[R-G] Fw: Update: Nixon on Chile Intervention
info at cinox.demon.co.uk
Tue Feb 3 21:44:42 MST 2004
National Security Archive Update, February 3, 2004
NIXON ON CHILE INTERVENTION WHITE HOUSE TAPE ACKNOWLEDGES INSTRUCTIONS
TO BLOCK SALVADOR ALLENDE
KISSINGER SECRETLY LOBBIED PRESIDENT AGAINST "DRIFT TOWARD MODUS
VIVENDI" WITH ELECTED SOCIALIST PRESIDENT
DECLASSIFIED KISSINGER TRANSCRIPTS REVEAL STRONG SUPPORT FOR PINOCHET
FOLLOWING CHILEAN COUP
For further information Contact Peter Kornbluh 202 994 7116
pkorn at gwu.edu
WASHINGTON D.C., President Richard Nixon acknowledged that he had
given instructions to "do anything short of a Dominican-type action"
to keep the democratically elected president of Chile from assuming
office, according to a White House audio tape posted by the National
Security Archive today. A phone conversation captured by his secret
Oval Office taping system reveals Nixon telling his press secretary,
Ron Zeigler, that he had given such instructions to then U.S.
Ambassador Edward Korry, "but he just failed, the son of a bitch...
He should have kept Allende from getting in."
A transcript of the president's comments on March 23, 1972, made
after the leak of corporate papers revealing collaboration between
ITT and the CIA to rollback the election of socialist leader Salvador
Allende, was recently published in the National Security Archive
book, The Pinochet File: A Declassified Dossier on Atrocity and
Accountability by Peter Kornbluh; the tape marks the first time
Nixon can be heard discussing his orders to undermine Chilean
democracy. The conversation took place as Zeigler briefed the
President on a State Department press conference to contain the
growing ITT/CIA scandal which included one ITT document stating
that Korry had been "given the green light to move in the name of
President Nixon...to do all possible short of a Dominican Republic-type
action to keep Allende from taking power."
Other declassified records show that Nixon secretly ordered maximum
CIA covert operations to "prevent Allende from coming to power or
unseat him" in the fall of 1970 but that Ambassador Korry was
deliberately not informed of covert efforts to instigate a military
When the White House-ordered covert operations failed to prevent
Allende's November 3, 1970, inauguration, Nixon's national security
advisor, Henry Kissinger, lobbied vigorously for a hard-line U.S.
policy "to prevent [Allende] from consolidating himself now when
we know he is weaker than he will ever be and when he obviously
fears our pressure and hostility," according to a previously unknown
eight-page briefing paper prepared for the President on November
In the secret/sensitive "memorandum for the president" Kissinger
claimed that Allende's election posed "one of the most serious
challenges ever faced in the hemisphere" and that Nixon's "decision
as to what to do about it may be the most historic and difficult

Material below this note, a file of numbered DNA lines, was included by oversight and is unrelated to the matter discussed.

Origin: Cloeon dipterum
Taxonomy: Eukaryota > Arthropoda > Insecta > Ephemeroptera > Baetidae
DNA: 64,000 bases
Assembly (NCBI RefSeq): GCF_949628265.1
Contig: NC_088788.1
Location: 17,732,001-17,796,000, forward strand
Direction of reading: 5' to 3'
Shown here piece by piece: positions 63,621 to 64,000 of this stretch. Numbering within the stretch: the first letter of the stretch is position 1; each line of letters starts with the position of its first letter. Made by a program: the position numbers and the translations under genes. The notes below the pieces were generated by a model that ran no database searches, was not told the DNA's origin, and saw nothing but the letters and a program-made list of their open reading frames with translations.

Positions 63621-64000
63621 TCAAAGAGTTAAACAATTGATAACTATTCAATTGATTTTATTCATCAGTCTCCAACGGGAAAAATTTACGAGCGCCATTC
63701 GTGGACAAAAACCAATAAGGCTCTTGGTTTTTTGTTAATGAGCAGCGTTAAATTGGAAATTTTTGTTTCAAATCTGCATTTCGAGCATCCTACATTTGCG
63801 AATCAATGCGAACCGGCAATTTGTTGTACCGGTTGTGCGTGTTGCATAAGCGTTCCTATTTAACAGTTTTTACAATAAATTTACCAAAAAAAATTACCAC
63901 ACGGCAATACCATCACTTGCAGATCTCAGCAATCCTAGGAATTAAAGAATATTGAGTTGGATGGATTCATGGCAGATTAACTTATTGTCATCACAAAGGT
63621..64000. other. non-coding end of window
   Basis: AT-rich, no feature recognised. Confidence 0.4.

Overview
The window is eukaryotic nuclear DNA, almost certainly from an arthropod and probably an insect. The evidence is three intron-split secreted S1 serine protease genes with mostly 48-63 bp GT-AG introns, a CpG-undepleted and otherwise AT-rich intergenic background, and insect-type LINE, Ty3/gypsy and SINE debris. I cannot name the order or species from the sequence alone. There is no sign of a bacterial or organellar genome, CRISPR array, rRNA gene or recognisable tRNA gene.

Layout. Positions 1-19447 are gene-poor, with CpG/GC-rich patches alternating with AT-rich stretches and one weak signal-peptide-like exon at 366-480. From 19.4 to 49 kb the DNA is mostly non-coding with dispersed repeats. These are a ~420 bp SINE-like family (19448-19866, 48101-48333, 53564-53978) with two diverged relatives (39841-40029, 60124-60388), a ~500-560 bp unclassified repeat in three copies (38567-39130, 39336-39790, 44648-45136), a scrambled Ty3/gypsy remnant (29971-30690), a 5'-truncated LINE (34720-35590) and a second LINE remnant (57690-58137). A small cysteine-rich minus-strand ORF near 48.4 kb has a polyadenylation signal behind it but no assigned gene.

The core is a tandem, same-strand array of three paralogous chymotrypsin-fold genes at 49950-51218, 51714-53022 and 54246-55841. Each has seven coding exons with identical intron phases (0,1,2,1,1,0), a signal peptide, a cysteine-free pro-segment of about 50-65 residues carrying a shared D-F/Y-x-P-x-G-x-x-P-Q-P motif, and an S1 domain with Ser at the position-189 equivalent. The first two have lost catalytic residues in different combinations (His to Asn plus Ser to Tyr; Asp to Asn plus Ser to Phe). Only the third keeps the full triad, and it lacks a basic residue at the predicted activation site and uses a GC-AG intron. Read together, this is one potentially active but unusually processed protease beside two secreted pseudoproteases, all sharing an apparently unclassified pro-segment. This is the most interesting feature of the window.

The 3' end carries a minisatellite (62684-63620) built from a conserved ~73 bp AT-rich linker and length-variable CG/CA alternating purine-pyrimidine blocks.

foreign affairs decision you will have to make this year."
The memorandum reveals that Kissinger forcefully pressed the President
to overrule the State Department's position that there was little
Washington could do to oppose the legitimately elected president
of Chile and that the risks for U.S. interests of intervening to
oppose him were greater than coexisting with him. "If all concerned
do not understand that you want Allende opposed as strongly as we
can, the result will be a steady drift toward the modus vivendi
approach," Kissinger informed Nixon.
Kissinger personally requested an hour to brief Nixon on November
5 in preparation for a National Security Council meeting to discuss
Chile strategy the next day. The briefing paper records his threat
perception of an Allende government as a model for other countries.
As Kissinger informed the president: "The example of a successful
elected Marxist government in Chile would surely have an impact on
-- an even precedent value for -- other parts of the world, especially
in Italy; the imitative spread of similar phenomena elsewhere would
in turn significantly affect the world balance and our own position
in it." According to a transcript of the NSC meeting published in
The Pinochet File, Nixon told his aides the next day that "our main
concern is the prospect that [Allende] can consolidate himself and
the picture projected to the world will be his success."
"This document is the Rosetta stone for deciphering the motivations
of Kissinger and Nixon in undermining Chilean democracy," according
to Peter Kornbluh who directs the Archive's Chile Documentation
Project. "It reinforces the judgement of history on Kissinger's
role as the primary advocate of overthrowing the Allende government."
The Archive also posted today a series of declassified transcripts
of Kissinger's staff meetings after he became Secretary of State.
The transcripts, dated from the days following the coup that brought
General Augusto Pinochet to power through the first several years
of his regime's repression in Chile, record Kissinger's attitude
toward human rights atrocities and mounting Congressional pressure
to curtail U.S. economic and military assistance the military regime.
They are quoted at length in Kornbluh's book, The Pinochet File,
and recently cited in the New York Times Week in Review section
(December 28, 2003).
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